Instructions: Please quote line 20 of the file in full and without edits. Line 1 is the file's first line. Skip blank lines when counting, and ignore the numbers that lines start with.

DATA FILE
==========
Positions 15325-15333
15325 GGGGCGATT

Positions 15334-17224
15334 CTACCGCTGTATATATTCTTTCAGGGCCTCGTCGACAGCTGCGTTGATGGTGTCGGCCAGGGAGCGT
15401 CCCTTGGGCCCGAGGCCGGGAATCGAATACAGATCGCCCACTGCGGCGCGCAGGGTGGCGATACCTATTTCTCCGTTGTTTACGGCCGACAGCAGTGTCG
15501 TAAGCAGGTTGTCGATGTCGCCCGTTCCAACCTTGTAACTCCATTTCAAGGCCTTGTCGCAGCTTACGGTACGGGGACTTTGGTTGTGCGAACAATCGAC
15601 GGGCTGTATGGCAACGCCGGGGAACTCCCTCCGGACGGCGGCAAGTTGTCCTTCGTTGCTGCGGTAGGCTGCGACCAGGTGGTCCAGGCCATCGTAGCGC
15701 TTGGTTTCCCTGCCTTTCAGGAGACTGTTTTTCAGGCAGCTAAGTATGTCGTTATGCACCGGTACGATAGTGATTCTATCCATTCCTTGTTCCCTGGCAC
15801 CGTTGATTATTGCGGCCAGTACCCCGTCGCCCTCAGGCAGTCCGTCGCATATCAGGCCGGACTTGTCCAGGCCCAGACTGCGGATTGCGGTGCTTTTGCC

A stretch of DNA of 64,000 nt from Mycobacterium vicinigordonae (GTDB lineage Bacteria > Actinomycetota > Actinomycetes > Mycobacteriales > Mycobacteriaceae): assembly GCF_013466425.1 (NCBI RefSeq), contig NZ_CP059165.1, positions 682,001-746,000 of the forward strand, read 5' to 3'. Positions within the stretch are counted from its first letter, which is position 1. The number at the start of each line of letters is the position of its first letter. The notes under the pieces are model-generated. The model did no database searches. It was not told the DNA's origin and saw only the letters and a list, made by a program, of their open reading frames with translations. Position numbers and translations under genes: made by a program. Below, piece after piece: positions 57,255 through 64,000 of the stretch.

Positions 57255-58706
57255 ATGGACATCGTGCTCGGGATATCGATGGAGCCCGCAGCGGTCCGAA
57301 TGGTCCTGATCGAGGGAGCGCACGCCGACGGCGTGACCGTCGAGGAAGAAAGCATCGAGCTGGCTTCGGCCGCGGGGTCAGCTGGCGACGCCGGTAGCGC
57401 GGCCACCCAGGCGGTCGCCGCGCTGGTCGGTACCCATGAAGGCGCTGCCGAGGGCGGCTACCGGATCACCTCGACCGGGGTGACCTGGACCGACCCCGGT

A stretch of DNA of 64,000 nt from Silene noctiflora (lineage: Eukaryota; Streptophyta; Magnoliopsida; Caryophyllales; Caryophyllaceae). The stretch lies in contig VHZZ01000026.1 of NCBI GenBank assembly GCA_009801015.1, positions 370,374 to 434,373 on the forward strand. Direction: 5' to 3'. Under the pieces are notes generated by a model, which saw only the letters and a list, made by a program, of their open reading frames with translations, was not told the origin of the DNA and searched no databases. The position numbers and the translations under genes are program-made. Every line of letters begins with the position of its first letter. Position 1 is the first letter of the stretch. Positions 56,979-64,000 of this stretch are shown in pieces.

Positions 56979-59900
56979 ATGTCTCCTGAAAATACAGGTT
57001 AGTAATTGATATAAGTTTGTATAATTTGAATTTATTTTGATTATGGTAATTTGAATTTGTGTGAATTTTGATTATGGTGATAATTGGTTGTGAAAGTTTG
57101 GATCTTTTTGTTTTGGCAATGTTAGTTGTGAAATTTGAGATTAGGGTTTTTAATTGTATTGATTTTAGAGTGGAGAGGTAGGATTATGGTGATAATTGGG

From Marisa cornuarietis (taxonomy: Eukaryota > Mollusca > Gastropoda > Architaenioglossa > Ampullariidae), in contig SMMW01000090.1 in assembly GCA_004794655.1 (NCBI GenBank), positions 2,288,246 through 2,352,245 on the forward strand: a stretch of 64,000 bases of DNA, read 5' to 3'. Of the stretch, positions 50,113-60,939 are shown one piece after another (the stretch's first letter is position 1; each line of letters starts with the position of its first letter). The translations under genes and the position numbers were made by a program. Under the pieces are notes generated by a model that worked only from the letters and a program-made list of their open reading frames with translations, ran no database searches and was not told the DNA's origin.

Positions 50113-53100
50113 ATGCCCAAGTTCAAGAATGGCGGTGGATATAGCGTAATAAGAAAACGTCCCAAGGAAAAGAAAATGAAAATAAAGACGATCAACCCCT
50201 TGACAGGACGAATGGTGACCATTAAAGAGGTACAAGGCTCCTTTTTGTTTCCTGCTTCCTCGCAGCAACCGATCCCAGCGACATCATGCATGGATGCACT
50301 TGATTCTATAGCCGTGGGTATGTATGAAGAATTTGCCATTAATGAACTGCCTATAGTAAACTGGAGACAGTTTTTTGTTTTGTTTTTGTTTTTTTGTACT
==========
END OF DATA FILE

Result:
From Marisa cornuarietis (taxonomy: Eukaryota > Mollusca > Gastropoda > Architaenioglossa > Ampullariidae), in contig SMMW01000090.1 in assembly GCA_004794655.1 (NCBI GenBank), positions 2,288,246 through 2,352,245 on the forward strand: a stretch of 64,000 bases of DNA, read 5' to 3'. Of the stretch, positions 50,113-60,939 are shown one piece after another (the stretch's first letter is position 1; each line of letters starts with the position of its first letter). The translations under genes and the position numbers were made by a program. Under the pieces are notes generated by a model that worked only from the letters and a program-made list of their open reading frames with translations, ran no database searches and was not told the DNA's origin.